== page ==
Do you have a smartphone with you right now? While most people today would answer yes, this was not the case 20 years ago. New technology has been rapidly introduced into the world whether it is wanted or not. Some may argue that this technology is improving the quality of life and making the world a better place, but there is a lot more to it. Though technology can increase efficiency, productivity, and sometimes even safety, the consequences outweigh the benefits. According to former senior researcher for Pew Research Center, Mary Madden, and Pew researcher Sydney Jones from their article “Networked Workers”, “96% of employed Americans use the internet, email, or a cell phone ‘in some way’” (Greenwood). From work to social media, today’s world revolves around technology. The impact of modern technology is increasing every day as new technologies are developed. With new technology comes higher expectations on students and working adults. The article “Networked Workers” also reveals, “of the 96% of workers who use communications technology in some way, nearly half say they are expected to work more hours and deal with more stress,” (Greenwood). Though its impact is significant, stress is not the only downfall of technology. The consequences of technological proliferation that pose the greatest challenges to society are loss of jobs, invasion of privacy, and potential harm to physical and mental health.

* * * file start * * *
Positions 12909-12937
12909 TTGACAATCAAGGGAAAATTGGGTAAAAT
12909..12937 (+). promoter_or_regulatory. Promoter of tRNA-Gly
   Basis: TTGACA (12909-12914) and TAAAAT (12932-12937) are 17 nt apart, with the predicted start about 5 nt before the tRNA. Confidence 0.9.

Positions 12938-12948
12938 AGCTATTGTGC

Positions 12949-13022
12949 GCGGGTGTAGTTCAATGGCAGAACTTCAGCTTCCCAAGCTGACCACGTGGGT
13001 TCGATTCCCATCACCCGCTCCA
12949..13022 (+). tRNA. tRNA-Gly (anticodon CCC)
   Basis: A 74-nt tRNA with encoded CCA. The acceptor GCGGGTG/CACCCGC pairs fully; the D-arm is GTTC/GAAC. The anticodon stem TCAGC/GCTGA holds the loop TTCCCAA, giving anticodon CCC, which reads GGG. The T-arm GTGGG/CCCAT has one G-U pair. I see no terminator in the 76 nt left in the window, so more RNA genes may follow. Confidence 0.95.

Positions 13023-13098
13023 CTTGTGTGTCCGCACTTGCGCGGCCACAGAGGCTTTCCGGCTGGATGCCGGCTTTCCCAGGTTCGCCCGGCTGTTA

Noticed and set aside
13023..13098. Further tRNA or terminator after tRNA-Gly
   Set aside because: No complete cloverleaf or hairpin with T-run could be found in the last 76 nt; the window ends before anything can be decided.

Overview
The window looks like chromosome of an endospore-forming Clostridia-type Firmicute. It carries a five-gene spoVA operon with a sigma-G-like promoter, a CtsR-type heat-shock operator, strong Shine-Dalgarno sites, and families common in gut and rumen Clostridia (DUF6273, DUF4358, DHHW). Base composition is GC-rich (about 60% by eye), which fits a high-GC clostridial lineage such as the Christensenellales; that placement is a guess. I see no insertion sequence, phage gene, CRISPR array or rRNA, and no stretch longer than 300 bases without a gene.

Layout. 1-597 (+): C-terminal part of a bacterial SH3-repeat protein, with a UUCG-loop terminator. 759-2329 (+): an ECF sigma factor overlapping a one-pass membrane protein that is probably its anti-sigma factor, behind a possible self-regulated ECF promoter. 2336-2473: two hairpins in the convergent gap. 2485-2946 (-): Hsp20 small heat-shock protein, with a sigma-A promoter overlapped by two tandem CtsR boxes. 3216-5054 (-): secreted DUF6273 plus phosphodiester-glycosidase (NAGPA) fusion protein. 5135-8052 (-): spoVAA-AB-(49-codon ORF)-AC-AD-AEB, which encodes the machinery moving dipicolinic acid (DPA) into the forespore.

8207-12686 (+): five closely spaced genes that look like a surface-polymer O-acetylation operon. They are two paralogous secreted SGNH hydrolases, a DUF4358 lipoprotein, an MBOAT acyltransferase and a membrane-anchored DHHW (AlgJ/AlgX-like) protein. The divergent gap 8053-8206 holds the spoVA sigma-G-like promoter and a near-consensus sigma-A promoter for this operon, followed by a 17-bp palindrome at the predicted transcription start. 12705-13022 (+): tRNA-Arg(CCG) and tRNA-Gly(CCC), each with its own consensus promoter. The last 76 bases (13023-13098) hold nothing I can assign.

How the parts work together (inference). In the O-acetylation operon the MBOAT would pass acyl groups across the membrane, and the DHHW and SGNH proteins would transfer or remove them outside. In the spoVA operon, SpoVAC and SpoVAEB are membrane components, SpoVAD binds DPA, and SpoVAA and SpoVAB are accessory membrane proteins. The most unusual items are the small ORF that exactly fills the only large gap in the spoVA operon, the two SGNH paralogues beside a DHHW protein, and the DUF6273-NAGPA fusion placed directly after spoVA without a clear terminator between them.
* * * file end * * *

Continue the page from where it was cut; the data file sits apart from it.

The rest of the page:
Technological proliferation has taken and will continue to replace a number of human jobs with machines. While technology has allowed for cheaper and more efficient work, this has resulted in more and more humans are finding themselves unemployed. Jobs from taxi drivers to factory workers are being replaced by technology. According to the Los Angeles Department of Transportation, taxi trips in Los Angeles, California declined by 30% from 2012 to 2016 since the early 2013 introduction of Uber and Lyft (Nelson). The idea of a self-driving car could potentially be safer and reduce crashes, but it has its downfalls. According to former staff reporter and foreign correspondent for The Wall Street Journal, John Miller, from his article published in America, “the most common jobs for American men are behind the wheel” (Miller). Many Americans make a living off of driving taxis and trucks. The ridesharing company Uber currently has 3 million drivers globally. (Much Needed) If all forms of ridesharing and human-driven vehicles were eliminated and replaced by self-driving cars these three million people plus taxi drivers, truck drivers, and delivery people would lose their jobs. A.I. ethicist at Carnegie Mellon University, Tae Wan Kim, talks about technology destroying jobs in Miller’s article. He says, “A.I. ethicists say the current technological revolution is different because it is the first to replicate intellectual tasks. This kind of automation could create a permanently underemployed class of people,” (Miller). Instead of trying to decrease the unemployment rate, technology is causing it to climb. The more new technology created, the more jobs can be replaced. Blake Morgan, contributor to Forbes and the Harvard Business Review, has written multiple articles on the negative effects of technology. In her article “Robots Will Take Our Jobs And We Need A Plan”, she presents research from McKinsey Digital. The research shows that, “45% of current jobs can be automated,” (Morgan). Automated jobs are beneficial to large companies because they do not have to pay robots like they would humans in order to get the work done. As long as the availability of technology continues to increase, it will continue to take the jobs of humans.